buggy-'log-in-with-google'-api-implementation-opens-crypto-wallets-to-account-takeover

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Buggy 'Log in With Google' API Implementation Opens Crypto Wallets to Account Takeover

A cryptocurrency wallet service provider serving more than 2 million users worldwide and managing about $3 billion worth of Bitcoin was found to contain API vulnerabilities tied to how external authentication logins were implemented. 

The bugs are fixed, but the discovery illustrates the high stakes involved in implementing APIs securely, researchers say — and the difficulties in doing so.

According to a report shared with Dark Reading from Salt Labs, the research division of Salt Security, a series of vulnerabilities (CVEs were not assigned) could have allowed actors take over a large portion of a user’s account in the system.

This vulnerability would have given a malicious actor full access, along with the ability to perform multiple financial actions on behalf of that user, including the transfer of funds to any location of their choice.

“Once we successfully logged in to a user’s accounts, we can potentially use any functionality available to the user, including funds transfer, viewing transactions history, seeing the user’s personal data, which might include name, address, bank account number, and other valuable data,” Salt researchers note in the report.

The first bug involved the common feature found in mobile apps that allow users to log in using an external service, like Apple ID, Google, Facebook, or Twitter. In this case, the researchers examined the “log in with Google” option — and found that the authentication token mechanism could be manipulated to accept a rogue Google ID as being that of the legitimate user.

The second bug allowed researchers to get around two-factor authentication. A PIN-reset mechanism was found to lack rate-limiting, allowing them to mount an automated attack to uncover the code sent to a user’s mobile number or email.

“This endpoint does not contain any sort of rate limiting, user blocking, or temporary account disabling functionality. Basically, we can now run the entire 999,999 PIN options and get the correct PIN within less than 1 minute,” according to the researchers.

Each security issue on its own provided limited abilities to the attacker, according to the report. “However, an attacker could chain these issues together to propagate a highly impactful attack, such as transferring the entire account balance to his wallet or private bank account.”

Yaniv Balmas, vice president of research at Salt, explains there are two factors that made these vulnerabilities impactful and dangerous.

“First, it is very easily exploitable, and second, a successful exploitation could lead to millions of dollars — or more — being stolen from personal and business accounts,” he says.

Poor API Implementations: An Important Object Lesson

As noted, the wallet-provider quickly fixed the API implementations in question, but there are important takeaways from the analysis, Balmas explains. After all, as the entire cryptocurrency market is relatively young, most of the services in this domain are heavily dependent on APIs as part of their core technologies.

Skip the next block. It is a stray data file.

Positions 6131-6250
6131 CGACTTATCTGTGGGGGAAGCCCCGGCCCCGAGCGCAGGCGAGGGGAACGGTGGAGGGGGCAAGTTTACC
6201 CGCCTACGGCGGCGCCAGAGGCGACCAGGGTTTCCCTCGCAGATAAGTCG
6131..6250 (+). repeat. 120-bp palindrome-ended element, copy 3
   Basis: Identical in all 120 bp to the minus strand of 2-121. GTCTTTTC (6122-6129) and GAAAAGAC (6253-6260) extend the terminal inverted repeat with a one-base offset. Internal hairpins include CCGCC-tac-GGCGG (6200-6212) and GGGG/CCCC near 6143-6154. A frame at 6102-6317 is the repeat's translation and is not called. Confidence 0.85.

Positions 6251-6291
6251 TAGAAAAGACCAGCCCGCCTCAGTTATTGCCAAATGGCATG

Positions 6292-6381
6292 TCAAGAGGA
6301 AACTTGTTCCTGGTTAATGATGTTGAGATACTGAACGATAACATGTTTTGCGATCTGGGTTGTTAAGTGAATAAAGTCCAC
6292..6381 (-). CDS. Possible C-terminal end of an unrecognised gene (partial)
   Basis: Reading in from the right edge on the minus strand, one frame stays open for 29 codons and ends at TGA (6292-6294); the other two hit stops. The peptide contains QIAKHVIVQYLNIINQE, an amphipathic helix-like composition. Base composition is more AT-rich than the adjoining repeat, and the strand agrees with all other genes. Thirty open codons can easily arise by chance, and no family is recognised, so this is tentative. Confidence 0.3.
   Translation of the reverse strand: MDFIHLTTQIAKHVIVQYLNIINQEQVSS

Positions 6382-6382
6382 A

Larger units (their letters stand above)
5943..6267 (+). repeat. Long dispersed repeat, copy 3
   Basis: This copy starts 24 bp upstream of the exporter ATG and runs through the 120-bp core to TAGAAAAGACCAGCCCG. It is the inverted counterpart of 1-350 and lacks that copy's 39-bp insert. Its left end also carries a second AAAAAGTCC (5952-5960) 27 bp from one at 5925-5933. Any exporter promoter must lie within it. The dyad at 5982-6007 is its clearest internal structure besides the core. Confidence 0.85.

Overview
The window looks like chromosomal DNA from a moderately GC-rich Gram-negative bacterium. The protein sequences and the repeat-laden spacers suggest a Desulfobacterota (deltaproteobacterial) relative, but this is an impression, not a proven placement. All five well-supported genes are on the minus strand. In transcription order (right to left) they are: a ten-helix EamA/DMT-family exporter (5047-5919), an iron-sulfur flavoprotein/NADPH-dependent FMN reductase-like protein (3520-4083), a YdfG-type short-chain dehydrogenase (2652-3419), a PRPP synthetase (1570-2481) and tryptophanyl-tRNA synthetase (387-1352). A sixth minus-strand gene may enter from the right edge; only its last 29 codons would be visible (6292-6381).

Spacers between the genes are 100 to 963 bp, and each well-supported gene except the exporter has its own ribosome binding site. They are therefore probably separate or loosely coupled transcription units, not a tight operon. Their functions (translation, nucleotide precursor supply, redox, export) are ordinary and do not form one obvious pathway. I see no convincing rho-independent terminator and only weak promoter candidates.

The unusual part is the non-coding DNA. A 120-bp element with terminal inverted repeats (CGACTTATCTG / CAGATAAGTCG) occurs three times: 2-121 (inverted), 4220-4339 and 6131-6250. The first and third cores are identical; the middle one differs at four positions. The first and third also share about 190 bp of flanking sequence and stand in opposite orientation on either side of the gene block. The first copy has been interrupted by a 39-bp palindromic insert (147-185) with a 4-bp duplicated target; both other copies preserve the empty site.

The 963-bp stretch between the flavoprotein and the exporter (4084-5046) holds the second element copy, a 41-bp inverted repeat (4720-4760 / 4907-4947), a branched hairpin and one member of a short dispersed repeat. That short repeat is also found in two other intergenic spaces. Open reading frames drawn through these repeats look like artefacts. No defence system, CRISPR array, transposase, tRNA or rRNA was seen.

“I have yet to see any cryptocurrency service that does not publish some sort of API to ease automated interactions with its functionalities,” he says. “This reliance on APIs in turn surfaces another problem.”

He explains API are designed to be dynamic and rapidly evolving interfaces for core business functionalities, which is obviously very positive from the user perspective.

“However, this same behavior opens the door for many security issues and vulnerabilities that may go unnoticed,” he says. “Hence, we see with great frequency in our research efforts a relatively poor state of API security, sometimes with serious business implications.”

API Security Issues a Major Concern as Usage Grows

As agile development grows in popularity, organizations are turning to APIs, resulting in broader attack surfaces more vulnerable to exploitation by threat actors. A recent analysis by application security firm Imperva and risk-strategy firm Marsh McLennan of breaches involving APIs revealed US companies face a combined $12 billion to $23 billion in losses in 2022.

Meanwhile, a March report from Salt Labs found API attacks increased a whopping 681% in the last year, with API attack traffic growing at more than twice the rate of nonmalicious traffic. Again, much of that could be due to implementation and configuration error: In May, for instance, Shadowserver Foundation researchers discovered that 380,000 Kubernetes API servers were open to the public Internet, representing 84% of all global Kubernetes API instances observable online.

API Attack Surface Must Be Tracked, Monitored

Balmas notes another issue with APIs and their nature is that once an API ecosystem gets big, it becomes very hard to have a complete handle on it. With multiple applications and internal services each publishing their own unique sets of APIs, it is very hard for the maintainers sometimes to even know which APIs are published at any given point in time.

“This is why API visibility and consolidation measures are sometimes the very first — and important — step to securing a company’s APIs,” he says.

Balmas recommends that cryptocurrency platforms, and any other heavy API users, should start paying more attention to the API attack surface that they expose.

“This new attack surface should be carefully tracked and monitored,” he adds. “The services behind it should be more carefully reviewed on a periodic basis to make sure no new security issues have been introduced, and behavioral monitoring should be applied on the ongoing traffic to spot anomalies that might be happening in an effort to find and exploit vulnerabilities.”

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